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The Adlai Wallace's Potpourri
The Wallace's Potpourri is dedicated to the memory of Adlai Wallace who published a news letter in the fifties and sixties, featuring information submitted by family members.
The following letter was submitted by Jessie McNutt, many thanks for her contribution to The Wallace Potpourri.
David Caroll Wallace
20606-1 Lindeman Lane
Leander, Texas 78641
I note in your
book that Uncle Eustace used the $1050.00 inherited from Grandpa Wallace to make
a down payment on a farm.
Grandpa left about an estate of $40,000 when he died in 1938. The estate included bank accounts, government bonds, a farm in McNab, Arkansas. The Ozan farm belonged to my grandmother at the time they were married.
In Grandpa’s will, his widow received one third, with the rest to be divided among his children. The will named my father, Clarence Wallace, to serve as executor, without bond, but since Arkansas law required the executor to live in that state and my father lived in Iowa, it was decided to name Uncle Cecil, who lived in Saratoga, Arkansas, as executor.
As the will did not name him, he had to be bonded at twice the value of the estate, so all the heirs signed his bond, which came to 100 percent of the estate and then had to list their assets to make up the other $40,000. In the 1930’s they just did make total assets of $40,000.
It was almost impossible to sell the farm at McNab, and Uncle Cecil finally took that farm as his share of the estate. (Years later, he was killed in a vehicle’s accident while driving to the farm.)
While my grandparents were considered as well-to-do, they never owned an automobile, never had electricity in their home, or modern plumbing. Water came from a cistern, and the outhouse stood about 30 feet from the back porch.
When some neighbor suggested at a church picnic that he should buy a car, he replied that he was saving his money for his old age, and when they opened a new section of the cemetery at St. Paul’s Church and Grandma suggested that he stake out a burial plot, he wasn’t sure he would need one. “Elijah went to heaven in a chariot of fire.” Never less, he had a family plot staked out with a curb around it, with room for a dozen or so graves. He is buried there, along with my grandmother, my father, my brother, Maurice, Jessie’s husband, Walter Scott McNutt, my brother Bob’s youngest son, Dennis Maurice, and Uncle Goldberg’s wife, Lelia.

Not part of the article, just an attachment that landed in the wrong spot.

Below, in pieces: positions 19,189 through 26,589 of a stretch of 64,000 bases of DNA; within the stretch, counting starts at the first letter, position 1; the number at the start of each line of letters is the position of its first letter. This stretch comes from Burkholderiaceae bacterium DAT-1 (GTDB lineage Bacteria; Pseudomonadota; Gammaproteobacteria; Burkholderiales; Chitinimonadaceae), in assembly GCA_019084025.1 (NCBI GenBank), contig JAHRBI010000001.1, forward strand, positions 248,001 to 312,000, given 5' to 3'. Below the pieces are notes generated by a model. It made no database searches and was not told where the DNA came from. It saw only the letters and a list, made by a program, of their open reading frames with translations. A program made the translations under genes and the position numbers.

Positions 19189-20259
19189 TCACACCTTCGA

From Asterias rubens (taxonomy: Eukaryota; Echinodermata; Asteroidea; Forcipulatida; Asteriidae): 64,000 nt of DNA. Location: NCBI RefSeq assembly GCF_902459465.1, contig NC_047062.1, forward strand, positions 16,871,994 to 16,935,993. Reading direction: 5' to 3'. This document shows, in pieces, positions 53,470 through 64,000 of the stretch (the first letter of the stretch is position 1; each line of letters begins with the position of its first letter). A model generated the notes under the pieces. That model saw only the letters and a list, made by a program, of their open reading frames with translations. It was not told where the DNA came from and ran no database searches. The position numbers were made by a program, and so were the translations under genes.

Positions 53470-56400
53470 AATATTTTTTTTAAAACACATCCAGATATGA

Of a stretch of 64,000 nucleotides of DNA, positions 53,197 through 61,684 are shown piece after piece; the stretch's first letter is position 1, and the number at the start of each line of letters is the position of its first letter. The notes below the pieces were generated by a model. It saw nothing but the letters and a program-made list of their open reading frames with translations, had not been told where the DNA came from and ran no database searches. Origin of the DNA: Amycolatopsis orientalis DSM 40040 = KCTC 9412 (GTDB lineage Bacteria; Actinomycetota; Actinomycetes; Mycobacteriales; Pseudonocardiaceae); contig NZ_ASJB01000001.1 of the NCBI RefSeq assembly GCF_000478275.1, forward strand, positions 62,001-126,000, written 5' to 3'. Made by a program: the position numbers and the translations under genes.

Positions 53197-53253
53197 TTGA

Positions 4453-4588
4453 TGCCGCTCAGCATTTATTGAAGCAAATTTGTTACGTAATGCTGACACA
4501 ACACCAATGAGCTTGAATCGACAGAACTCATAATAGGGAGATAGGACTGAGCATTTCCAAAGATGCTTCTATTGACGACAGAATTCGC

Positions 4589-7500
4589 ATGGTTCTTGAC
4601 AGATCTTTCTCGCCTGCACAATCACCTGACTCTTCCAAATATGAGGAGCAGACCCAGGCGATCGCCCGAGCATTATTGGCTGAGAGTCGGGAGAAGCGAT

Most of the money Grandpa had when he died came from the estate of his brother, Hempstead Wallace. I think he died in about 1926 and has the largest tombstone here in the cemetery behind St. Paul’s Church at Ozan.
Uncle Hemp was an early day capitalist and people said that at one time he was almost a millionaire. After the Civil War he built the Hot Springs to Texarkana Railroad and prospered for a time. One story was that the train would leave Hot Springs in the afternoon and that at dark would stop at his hotel at Hemp Wallace, Arkansas. There the engineer and conductor would get rooms at the hotel and passengers could either sit all night in the coaches or check in at the hotel. The next morning the train would proceed to Texarkana and that afternoon the train would leave for Hot Springs, again stopping at the hotel. I don’t know whether the story was true, but I do remember seeing a road sign saying “Hemp Wallace” with a two story wooden abandoned structure nearby.
The automobile and rail competition put Uncle Hemp’s railroad out of business and he ended up selling some of the rails for scrap metal.
At the time of his death he had some other investments and money, along with two farms at Saratoga, Arkansas. His will gave one of the farms to Uncle Alfa, who had farmed for Uncle Hemp for years.